After the Cold War
Preventive Defense: A New Security Strategy for America, by Ashton B. Carter and William J. Perry. Washington, D.C.: Brookings Institution Press, 1999, 243 pp.
William C. Potter
In late 1992, Ashton Carter and William Perry joined John Steinbruner in writing A New Concept of Cooperative Security, a seminal study published by the Brookings Institution. The study’s thesis, subsequently refined in the hefty volume Global Security: Cooperation and Security in the 21st Century, edited by Janne Nolan, was that in the aftermath of the Cold War and the collapse of the Soviet Union it was necessary to fashion a new formula for international security based on conflict prevention and cooperation. To a large extent, Carter and Perry’s Preventive Defense represents an extension of that thesis, with reference to a number of key security challenges confronted by the authors during their service in the Department of Defense in the Clinton administration. (Perry was secretary of defense, and Carter was assistant secretary for international security policy.)
The great merit of Preventive Defense is its accessibility for a lay audience. In less than 250 pages, readers are provided with a cogent and very sober assessment of five dangers that have the potential to become “A-list” threats to U.S. security, followed by a set of thoughtful and practical policy recommendations to forestall their development. The dangers, which a strategy of preventive defense is designed to mitigate, are that (1) Russia might follow Germany’s course after World War II and devolve into chaos, isolation, and aggression; (2) Russia might lose control of its nuclear assets; (3) China could emerge as a major U.S. adversary; (4) weapons of mass destruction will proliferate and threaten directly U.S. security; and (5) “catastrophic terrorism” involving weapons of mass destruction might occur on U.S. territory.
A chapter is devoted to each of these very real dangers, and a concluding chapter addresses what must be done to meet what the authors regard as the greatest challenge to preventive defense: “the threat within.” This threat is post-Cold War complacency.
The authors succeed admirably in providing snapshots of preventive defense in action regarding the nuclear legacy of the Soviet Union and North Korean nuclear brinkmanship. They also make a persuasive case for engaging Russia and China in a variety of military-to-military relationships ranging from regular high-level talks to nuclear arms reduction and security negotiations. Especially instructive is the extended discussion of the process by which the Russian military was recruited as a partner in NATO peacekeeping operations in Bosnia. The discussion exploits the authors’ unique vantage points. Also revealing are the behind-the-scenes glimpses of U.S. responsiveness to the 1996 Chinese “missile tests” in the Taiwan Strait.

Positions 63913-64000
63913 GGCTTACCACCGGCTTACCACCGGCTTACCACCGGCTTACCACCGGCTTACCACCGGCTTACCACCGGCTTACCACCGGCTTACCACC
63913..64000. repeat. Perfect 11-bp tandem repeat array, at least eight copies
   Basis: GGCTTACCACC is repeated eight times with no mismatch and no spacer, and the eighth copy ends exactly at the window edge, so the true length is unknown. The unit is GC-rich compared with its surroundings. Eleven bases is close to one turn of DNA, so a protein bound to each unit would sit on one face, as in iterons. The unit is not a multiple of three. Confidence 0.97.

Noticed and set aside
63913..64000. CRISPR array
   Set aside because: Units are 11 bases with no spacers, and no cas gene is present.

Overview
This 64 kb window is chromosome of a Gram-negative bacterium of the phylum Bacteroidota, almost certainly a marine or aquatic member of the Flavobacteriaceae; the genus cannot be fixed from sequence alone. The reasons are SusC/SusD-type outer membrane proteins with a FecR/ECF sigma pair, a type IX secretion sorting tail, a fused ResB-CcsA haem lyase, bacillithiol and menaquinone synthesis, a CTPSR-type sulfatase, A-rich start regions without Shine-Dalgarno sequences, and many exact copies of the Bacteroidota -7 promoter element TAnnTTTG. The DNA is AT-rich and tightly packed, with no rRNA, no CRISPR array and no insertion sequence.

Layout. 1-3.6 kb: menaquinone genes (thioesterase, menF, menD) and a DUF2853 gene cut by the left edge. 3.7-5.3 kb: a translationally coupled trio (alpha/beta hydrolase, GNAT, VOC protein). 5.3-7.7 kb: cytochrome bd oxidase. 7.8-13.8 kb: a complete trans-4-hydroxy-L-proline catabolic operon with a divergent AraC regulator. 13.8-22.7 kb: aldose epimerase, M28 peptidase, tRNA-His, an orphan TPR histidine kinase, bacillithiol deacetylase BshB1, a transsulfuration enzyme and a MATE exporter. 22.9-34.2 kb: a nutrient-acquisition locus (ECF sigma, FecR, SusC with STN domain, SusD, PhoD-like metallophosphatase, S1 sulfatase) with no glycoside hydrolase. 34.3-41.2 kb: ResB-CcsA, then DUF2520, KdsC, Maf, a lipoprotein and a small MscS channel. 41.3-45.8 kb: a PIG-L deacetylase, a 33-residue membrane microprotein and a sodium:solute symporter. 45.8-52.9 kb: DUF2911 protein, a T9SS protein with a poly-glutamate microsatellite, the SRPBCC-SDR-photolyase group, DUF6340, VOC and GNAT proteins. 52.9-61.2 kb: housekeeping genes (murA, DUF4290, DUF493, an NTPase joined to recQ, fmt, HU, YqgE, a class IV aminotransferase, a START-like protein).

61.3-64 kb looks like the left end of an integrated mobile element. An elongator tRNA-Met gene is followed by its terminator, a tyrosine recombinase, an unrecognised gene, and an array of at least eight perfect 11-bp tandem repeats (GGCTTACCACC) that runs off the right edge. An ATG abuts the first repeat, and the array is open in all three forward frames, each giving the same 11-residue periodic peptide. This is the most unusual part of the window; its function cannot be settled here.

It is a shame that the book does not provide more such novel insights informed by the authors’ unusual firsthand experiences. The account of the Clinton administration’s decision to support rapid expansion of NATO, for example, sheds little light on the domestic and bureaucratic political determinants of that watershed event. The authors also choose not to explore the damaging implications of the NATO decision for U.S.-Russian cooperation in the sphere of nonproliferation. One could argue that NATO enlargement, more than any other single event, has led policymakers in Moscow to question the wisdom of close consultation and cooperation with the United States in the sphere of nuclear nonproliferation–cooperation that persisted during much of the Cold War. Similarly, the book’s succinct description of “Project Sapphire,” the successful removal of approximately 600 kilograms of highly enriched uranium from Ust Kamenogorsk, Kazakhstan, in November 1994, highlights the positive outcome of the initiative but ignores the toll taken by the accompanying interagency battle. An aversion to repeating that bureaucratic struggle accounts in large part for the failure to mount similar preventive defense operations immediately thereafter to remove other stocks of bomb-grade material from Belarus, Georgia, Kazakhstan, Uzbekistan, and Ukraine. By the time another airlift was undertaken to remove a small quantity of highly enriched uranium from Tbilisi, Georgia, in April 1998, at least one cache of weapons-grade material had been diverted from its storage site in Sukhumi, Georgia (located in the breakaway region of Abkhazia). The location of the diverted material remains unknown.